The Difference Between Pipe Joint Compound & Plumbers Putty

Pipe joint compound, or pipe dope, and plumbers putty are sometimes confused as the same product or intended for similar uses. However, the two are very different in both appearance and application. While both provide a seal against leaks in various types of piping systems, plumbers putty and joint compound have characteristics that make them suitable for different applications.


Plumbers putty has the consistency of silly putty and acts similar to a gasket on connections like sink drains where no water pressure is present. Pipe joint compound is typically a thin liquid used by plumbers to prevent leaks in threaded pipe connections. It works similar to Teflon tape, and provides protection against friction between the pipes and fills the cavities between the pipe threads to form a watertight seal.


A major difference between plumbers putty and joint compound is the intended use for each. Plumbers putty is used to seal joints in a similar way that a gasket would and can be used to seal metal, PVC and ceramics. It is paintable and used around the home for sealing sink and drain basket joints, but may also be used on gutters and down-pipes and on sanitary joints that are vulnerable to vibration or movement. It is intended to provide a seal against leaks in situations where pressure is not a factor.

Pipe joint compound is available in different formulations which depend on the type of pipe and the material it is carrying. These formulations may be used on aluminum, iron, steel, brass and copper pipes and is used as a bonding agent to provide a leak-proof seal in threaded plumbing pipe applications. Joint compound may also be used in pipes that carry acids, air, gas, oils and water.


The primary benefit of plumbers putty is its ease of use. Flexible and non-cracking plumbers putty is also non-toxic, making it safe to use in your home. Excess putty can be quickly cleaned away with water and it forms a fast seal. Pipe joint compound is also designed to resist cracking or becoming brittle. It provides a tight seal, but allows you to disassemble the joint if necessary without damaging the pipe threads. It can be applied in low temperatures and holds in temperatures up to 350 degrees Fahrenheit. Pipe joint compound's main strength is that it is able to hold its seal in pressurized situations, such as with water supply pipes.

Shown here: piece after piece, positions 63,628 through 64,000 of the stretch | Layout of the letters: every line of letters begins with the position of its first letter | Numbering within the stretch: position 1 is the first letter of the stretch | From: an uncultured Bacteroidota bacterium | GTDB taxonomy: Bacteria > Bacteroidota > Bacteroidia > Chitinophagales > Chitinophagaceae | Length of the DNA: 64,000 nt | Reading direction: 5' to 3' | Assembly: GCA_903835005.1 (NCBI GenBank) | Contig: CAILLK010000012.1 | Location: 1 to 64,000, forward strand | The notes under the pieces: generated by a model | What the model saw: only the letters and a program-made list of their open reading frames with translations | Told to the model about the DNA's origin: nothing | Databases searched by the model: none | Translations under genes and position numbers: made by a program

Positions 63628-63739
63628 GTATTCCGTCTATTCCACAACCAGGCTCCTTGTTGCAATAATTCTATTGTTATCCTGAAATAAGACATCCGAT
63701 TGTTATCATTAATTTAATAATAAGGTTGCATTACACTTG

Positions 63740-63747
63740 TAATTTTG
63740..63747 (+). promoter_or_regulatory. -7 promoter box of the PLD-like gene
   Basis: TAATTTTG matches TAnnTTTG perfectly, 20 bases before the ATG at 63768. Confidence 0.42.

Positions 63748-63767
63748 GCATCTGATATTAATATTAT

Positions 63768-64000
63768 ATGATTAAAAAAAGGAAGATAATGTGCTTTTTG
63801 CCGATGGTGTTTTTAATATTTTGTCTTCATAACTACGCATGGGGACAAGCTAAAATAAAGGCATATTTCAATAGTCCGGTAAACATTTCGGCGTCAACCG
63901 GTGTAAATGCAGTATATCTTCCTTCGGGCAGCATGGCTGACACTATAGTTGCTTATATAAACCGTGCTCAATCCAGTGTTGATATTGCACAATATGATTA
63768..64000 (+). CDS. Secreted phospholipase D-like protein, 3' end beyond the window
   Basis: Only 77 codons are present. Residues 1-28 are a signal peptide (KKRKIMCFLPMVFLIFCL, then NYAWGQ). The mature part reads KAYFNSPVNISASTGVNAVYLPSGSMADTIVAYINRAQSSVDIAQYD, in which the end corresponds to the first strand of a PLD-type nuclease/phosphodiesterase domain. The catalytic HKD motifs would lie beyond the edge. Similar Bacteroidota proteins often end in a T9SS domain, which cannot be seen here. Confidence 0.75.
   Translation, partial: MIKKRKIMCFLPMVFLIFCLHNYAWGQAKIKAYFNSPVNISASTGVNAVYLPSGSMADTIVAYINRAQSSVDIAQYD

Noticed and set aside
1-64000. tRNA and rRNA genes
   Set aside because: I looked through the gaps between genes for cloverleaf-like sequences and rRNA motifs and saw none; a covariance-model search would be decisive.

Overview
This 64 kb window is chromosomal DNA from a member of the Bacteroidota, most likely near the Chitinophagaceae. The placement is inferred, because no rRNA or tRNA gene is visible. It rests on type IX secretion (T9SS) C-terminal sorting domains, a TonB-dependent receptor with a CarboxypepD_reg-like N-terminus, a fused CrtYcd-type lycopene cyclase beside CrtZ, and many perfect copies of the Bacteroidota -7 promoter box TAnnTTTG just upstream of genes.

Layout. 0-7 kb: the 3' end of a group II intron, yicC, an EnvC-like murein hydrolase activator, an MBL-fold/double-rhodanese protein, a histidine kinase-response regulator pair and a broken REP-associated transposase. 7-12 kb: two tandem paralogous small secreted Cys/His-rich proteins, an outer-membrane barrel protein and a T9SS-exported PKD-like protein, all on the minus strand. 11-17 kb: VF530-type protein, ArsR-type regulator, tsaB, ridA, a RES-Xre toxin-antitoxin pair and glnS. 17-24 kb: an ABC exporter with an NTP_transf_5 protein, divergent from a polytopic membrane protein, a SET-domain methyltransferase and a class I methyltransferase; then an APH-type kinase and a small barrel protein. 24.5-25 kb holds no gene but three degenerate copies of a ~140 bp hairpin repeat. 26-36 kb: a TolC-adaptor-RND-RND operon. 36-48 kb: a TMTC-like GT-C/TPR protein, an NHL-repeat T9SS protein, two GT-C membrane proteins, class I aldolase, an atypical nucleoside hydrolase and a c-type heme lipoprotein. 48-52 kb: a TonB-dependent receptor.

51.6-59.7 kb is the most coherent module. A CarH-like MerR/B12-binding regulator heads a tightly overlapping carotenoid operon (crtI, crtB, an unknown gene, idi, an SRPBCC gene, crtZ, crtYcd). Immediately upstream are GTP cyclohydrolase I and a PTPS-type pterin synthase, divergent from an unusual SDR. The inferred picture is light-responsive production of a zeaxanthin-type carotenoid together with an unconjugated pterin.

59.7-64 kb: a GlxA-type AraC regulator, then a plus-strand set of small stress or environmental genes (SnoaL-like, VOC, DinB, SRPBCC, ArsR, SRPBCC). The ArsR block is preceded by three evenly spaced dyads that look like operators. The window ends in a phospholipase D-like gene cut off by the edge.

Although manufacturers claim that plumbers putty is permanently flexible, it can harden over time and may need reapplication. When applying, plumbers putty must be applied over a thoroughly clean surface. If there are remnants of old putty or dirt present, the seal may fail. Plumbers putty may also contain oil, so it is not ideal for use on natural stone or other porous surfaces. It is not intended for use in pressurized applications, such as water pipes and will not hold its seal if used in these situations.

Pipe joint compound is applied with a brush to pipe threads and can be messy. It is important to purchase the right type of joint compound for the job. For example, pipe joint compound intended for plastic water pipes may not properly seal metal gas pipes and not all pipe joint compound formulations can be used with plastics.